A call to arms from Wilcannia’s Barkindji Soldiers
A new anthem from deep within the throbbing heart of western NSW is calling Australians to action.
The song Heartbeat, written by a group of Indigenous artists known as the Barkindji Soldiers from Wilcannia, NSW, is a mantra for country, culture, connection and the Darling River.
Born from Desert Pea Media’s storytelling program, the song advocates for positive change and environmental stability.
The program was funded by the Environment Protection Authority (EPA) and NSW Health Aboriginal Environmental Health and is directed by charity Desert Pea Media (DPM).
It’s part of a continuing collaboration that’s seen the promotion of health messages and ‘Caring for Country’ programs in regional and remote Indigenous communities.
Desert Pea Media CEO/Creative Director, Toby Finlayson said the community was very quick to identify issues involving environment and sustainability.
“The EPA ‘Caring for Country’ projects are community-driven, and in this case addressing issues with the local rubbish dump. There is a need to introduce recycling systems, better rubbish disposal system and community awareness. The overriding environmental issue in Wilcannia however, is the very very sick Darling River,” he said.
“The work for river is ‘Barka’, and the people of Wilcannia are ‘Barkindji’. It doesn’t take a rocket scientist to see the importance and deep connection between First Nations people of the area and the Darling River. There is a great deal of anger and frustration in the community, and rightfully so.”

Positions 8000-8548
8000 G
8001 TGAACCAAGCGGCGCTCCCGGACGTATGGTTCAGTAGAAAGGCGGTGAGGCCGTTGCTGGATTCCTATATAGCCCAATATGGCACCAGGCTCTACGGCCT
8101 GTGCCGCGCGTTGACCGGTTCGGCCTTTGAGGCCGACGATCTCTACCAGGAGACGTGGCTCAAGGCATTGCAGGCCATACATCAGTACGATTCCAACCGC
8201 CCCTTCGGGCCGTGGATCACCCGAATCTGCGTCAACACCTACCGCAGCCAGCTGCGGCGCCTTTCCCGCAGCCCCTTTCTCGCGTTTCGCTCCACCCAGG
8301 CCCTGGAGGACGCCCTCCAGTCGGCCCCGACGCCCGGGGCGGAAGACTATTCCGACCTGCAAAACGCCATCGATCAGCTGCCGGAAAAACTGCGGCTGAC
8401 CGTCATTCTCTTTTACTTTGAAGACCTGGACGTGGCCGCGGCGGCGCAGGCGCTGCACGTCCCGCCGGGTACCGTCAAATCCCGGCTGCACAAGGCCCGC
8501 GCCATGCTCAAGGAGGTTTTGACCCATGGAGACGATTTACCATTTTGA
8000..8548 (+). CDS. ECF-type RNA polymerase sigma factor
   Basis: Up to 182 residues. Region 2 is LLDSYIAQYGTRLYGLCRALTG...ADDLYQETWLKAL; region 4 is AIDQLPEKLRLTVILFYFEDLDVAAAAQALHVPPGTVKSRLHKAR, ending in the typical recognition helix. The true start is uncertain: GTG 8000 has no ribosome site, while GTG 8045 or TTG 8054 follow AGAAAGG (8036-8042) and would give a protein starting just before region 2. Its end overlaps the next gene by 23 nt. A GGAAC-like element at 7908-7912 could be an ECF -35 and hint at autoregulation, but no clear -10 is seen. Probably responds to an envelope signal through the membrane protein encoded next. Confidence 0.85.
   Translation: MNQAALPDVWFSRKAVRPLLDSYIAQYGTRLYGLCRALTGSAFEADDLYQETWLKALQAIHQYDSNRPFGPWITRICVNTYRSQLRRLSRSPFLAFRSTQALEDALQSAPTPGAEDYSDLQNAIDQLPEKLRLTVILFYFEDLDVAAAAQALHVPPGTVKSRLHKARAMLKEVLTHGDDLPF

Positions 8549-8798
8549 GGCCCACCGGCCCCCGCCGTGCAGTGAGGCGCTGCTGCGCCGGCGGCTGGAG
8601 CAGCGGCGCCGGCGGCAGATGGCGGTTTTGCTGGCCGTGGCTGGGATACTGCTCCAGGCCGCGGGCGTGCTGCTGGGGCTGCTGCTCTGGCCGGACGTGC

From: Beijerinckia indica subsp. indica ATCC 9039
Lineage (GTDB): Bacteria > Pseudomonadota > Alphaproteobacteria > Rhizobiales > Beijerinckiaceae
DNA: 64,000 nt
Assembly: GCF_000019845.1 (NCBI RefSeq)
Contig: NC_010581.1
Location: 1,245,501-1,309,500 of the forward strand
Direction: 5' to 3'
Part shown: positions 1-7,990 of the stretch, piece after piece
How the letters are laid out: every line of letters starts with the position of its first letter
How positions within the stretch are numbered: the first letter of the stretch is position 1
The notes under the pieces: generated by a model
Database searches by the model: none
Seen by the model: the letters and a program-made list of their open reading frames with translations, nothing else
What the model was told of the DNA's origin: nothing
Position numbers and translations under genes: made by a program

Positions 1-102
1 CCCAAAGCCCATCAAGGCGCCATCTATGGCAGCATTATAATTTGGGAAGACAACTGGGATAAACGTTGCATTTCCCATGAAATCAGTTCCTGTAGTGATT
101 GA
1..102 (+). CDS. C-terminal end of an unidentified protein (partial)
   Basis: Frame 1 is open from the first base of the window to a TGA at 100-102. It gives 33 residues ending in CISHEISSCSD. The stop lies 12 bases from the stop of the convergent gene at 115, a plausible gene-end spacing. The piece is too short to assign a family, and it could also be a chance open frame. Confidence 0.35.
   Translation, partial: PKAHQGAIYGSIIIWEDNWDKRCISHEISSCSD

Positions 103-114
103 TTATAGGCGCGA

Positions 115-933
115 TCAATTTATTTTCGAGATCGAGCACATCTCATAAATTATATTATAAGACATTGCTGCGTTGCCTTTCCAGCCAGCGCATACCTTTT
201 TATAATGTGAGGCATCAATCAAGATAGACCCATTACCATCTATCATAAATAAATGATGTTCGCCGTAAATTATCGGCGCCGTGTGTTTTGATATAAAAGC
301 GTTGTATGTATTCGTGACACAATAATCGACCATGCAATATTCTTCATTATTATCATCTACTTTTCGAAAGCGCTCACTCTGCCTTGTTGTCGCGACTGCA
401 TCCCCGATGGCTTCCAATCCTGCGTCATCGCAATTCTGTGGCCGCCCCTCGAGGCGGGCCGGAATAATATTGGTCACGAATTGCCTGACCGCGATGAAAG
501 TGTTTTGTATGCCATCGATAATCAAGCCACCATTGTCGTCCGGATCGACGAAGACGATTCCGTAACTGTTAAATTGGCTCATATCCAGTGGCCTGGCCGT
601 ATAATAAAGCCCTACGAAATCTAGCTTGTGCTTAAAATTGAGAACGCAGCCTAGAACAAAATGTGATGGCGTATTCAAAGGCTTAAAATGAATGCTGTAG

Mr Finlayson said that allowing young people’s views on these issues is incredibly important.
“Young people are acutely aware of their surroundings and the issues that face their community. This song is a vital story for the Wilcannia people. It is a very dire environmental situation in the area, and this song is a ‘call to arms’, a plea to all Australians to speak up, and be a part of lobbying government to commit to environmental investment, and to support the Barkindji people, their spirituality and their communities.”
The project spans five days and is an intensive collaborative storytelling experience. Elders, Indigenous community members, young people and local services are invited to start conversations about issues facing the community.
“In simple terms, this means looking objectively at community issues, and approaching them with a solutions-based lens. How do we create a better system for our community, culture and country? On day two we turn that yarn into song lyrics, co-written by community, young people and DPM staff. On day three we record the song in the mobile DPM studio, and on days four and five we shoot a music video,” Mr Finlayson said.
DPM Guest Producer Carlo Santone (Blue King Brown/Nattali Rize) also emphasised the importance of the program.
“The importance of these works go well beyond the surface. Music can be a healer and life changer. With every track, Desert Pea Media cements itself as an integral part of Australia’s musical framework,” he said.
Spokesperson for the EPA CarmenDwyer, said the health of the local community can be severely impacted by poor waste management and that working with DPM allows community involvement and discussion on this issue.
“Our collaboration with DPM has helped us engage with the community around these issues, in a format that is inspiring for young people.”
The Barkindji Soldier’s new song Heartbeat was released on the 7th of March.
By Rachael Knowles
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